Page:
This article originally appeared in the April 2004 issue of Horse Illustrated. Click here to subscribe.


  1. this article is very true!! I do see many riders do what is described here, even myself!! after prcticing for a while my instructor asked me how i had become so good!!

  2. Thanks for this great article!! It will really help me ride a better posting trot! I CAN’T wait to try it the next time I ride!

  3. Thanks for the article!! I have been having a hard time keeping my calves tight and my thighs loose. This will definetly help me out!

  4. This article was helpful but it would be more benefitail if you had pictures or a video of Scott Hofstetter or one of his students demonstrating the perfect hunter post and dressage post.

  5. okay this was scary! lol exactly 4 out of the 6 things listed, i do/have done. its crazy. my legs are ALWAYS moving.. even after 8 years of riding. and a heavy seat it the worst of it all. this was a TREMENDOUS help for me! thanks horsechannel!

  6. I can do a lot of these! I’m good at looking up and keeping my hands steady, but I’d say that the one main thing I need to work on is recognizing and identifying my angles. I’ll work on that! Thank you so much for this article. I have a lesson tomorrow and I’ll try it out! Hope it benefits. I’ll let you know! =D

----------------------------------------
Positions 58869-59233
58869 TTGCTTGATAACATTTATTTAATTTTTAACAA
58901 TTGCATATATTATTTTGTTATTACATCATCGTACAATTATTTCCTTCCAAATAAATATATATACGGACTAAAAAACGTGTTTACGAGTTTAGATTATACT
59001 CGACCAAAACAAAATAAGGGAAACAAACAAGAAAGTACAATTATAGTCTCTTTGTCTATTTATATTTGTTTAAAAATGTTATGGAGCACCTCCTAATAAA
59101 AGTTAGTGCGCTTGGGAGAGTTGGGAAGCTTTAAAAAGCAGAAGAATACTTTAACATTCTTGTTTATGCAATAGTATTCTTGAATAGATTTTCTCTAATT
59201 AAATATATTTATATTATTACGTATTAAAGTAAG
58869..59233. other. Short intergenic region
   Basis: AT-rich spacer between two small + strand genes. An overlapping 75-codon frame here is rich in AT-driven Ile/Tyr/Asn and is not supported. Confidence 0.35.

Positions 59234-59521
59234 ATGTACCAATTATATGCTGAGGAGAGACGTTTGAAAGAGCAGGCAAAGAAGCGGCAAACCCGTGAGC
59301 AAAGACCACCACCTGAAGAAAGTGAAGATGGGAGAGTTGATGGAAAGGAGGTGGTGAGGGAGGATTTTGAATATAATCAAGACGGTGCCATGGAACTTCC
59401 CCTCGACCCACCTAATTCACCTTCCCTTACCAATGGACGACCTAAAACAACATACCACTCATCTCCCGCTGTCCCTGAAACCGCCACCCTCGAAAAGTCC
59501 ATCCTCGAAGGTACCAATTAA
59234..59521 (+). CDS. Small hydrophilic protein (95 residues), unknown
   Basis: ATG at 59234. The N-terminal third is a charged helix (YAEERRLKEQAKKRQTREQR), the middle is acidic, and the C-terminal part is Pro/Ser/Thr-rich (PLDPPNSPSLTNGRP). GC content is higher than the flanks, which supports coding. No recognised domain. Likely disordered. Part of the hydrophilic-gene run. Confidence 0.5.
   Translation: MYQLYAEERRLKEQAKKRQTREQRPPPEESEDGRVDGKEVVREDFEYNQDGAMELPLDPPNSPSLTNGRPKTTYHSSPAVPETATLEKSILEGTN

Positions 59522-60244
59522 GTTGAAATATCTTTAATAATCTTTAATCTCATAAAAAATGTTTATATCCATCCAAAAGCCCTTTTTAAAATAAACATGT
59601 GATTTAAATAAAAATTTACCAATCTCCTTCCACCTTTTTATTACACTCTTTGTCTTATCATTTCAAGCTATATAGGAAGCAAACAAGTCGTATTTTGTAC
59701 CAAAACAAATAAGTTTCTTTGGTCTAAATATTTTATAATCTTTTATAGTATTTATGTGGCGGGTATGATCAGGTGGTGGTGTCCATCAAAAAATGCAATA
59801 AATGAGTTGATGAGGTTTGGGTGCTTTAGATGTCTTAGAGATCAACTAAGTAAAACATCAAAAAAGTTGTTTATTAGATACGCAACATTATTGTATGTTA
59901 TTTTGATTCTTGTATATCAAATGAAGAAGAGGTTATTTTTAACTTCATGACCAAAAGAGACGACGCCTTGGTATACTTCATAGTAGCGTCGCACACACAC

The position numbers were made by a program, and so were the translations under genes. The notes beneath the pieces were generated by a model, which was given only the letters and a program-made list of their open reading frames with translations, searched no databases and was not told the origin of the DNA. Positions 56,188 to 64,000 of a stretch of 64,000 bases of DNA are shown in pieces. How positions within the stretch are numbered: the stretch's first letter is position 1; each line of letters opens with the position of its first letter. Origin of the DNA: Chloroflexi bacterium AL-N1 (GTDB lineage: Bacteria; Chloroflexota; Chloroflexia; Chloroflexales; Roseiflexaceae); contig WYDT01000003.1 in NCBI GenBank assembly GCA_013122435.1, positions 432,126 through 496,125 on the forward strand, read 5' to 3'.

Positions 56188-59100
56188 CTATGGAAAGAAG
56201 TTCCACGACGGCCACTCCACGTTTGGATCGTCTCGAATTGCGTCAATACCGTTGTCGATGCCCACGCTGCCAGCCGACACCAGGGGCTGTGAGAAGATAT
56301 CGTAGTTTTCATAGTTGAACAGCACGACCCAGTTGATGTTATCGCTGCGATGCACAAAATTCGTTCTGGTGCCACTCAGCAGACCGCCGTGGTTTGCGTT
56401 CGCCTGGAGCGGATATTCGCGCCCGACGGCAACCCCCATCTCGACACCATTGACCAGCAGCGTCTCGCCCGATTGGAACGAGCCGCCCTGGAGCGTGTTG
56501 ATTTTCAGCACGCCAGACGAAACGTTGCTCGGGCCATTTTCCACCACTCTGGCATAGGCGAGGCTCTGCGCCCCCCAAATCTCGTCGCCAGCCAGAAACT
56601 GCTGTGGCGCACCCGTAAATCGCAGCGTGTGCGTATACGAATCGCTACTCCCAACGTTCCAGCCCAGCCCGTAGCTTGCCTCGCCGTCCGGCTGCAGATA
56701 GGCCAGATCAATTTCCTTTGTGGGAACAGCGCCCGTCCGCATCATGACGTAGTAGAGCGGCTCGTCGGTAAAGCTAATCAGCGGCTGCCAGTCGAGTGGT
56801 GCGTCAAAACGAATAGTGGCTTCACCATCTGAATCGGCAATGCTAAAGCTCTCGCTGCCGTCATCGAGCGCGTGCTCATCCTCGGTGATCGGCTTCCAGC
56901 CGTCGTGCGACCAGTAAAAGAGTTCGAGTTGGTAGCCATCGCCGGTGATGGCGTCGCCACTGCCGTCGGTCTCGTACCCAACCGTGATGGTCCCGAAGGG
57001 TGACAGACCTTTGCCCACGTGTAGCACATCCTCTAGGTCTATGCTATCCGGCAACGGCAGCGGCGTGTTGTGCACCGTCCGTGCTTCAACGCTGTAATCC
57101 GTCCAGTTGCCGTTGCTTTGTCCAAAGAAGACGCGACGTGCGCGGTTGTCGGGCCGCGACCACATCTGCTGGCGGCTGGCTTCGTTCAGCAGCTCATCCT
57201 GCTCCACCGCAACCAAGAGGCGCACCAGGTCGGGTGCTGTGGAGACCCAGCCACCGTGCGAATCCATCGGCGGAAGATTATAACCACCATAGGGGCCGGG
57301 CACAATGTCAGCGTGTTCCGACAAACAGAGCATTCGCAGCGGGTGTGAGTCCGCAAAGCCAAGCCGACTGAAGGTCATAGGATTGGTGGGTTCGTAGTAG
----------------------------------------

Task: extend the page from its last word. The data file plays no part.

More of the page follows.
7. I was wondering if there is something you can say to keep you in rhythm with your horse when your posting other than up,down,up,down.

  8. Enjoyed the tips on posting and the reminder to look where I’m going! I’m an old cow girl learning dressage with the help of a great teacher and training my (previously western) QH mare dressage at the same time. I keep telling myself, “I will look forward”, it’s hard sometimes because I’m looking down to see if she is in frame; instead I can just need to “feel” it. It’s so obvious when she’s in nice and round she feels so soft and supple.

  9. If “up, down, up, down….” doesn’t work for you, or you’re trying to make things a bit more fun for younger riders try experimenting with fun statements such as “lemon(up) and lime(down)” they sound much less like commands and therefore much nicer on the ear. if you’re unwilling to go with such informal words, or it seems too far-fetched, a simple “a and b” or “1 and 2” will do the trick as well

  10. Great article. I’m going to show it to some of my students.
    I found that with some of my students “up, down, up, down” encouraged up and down over the vertical post. With those riders I use “front, back, front, back”. It works with both hunter and dressage riders. Since it can encourage both the forward and backward movement of the hunter rider or the front and back pelvis movement of the dressage rider.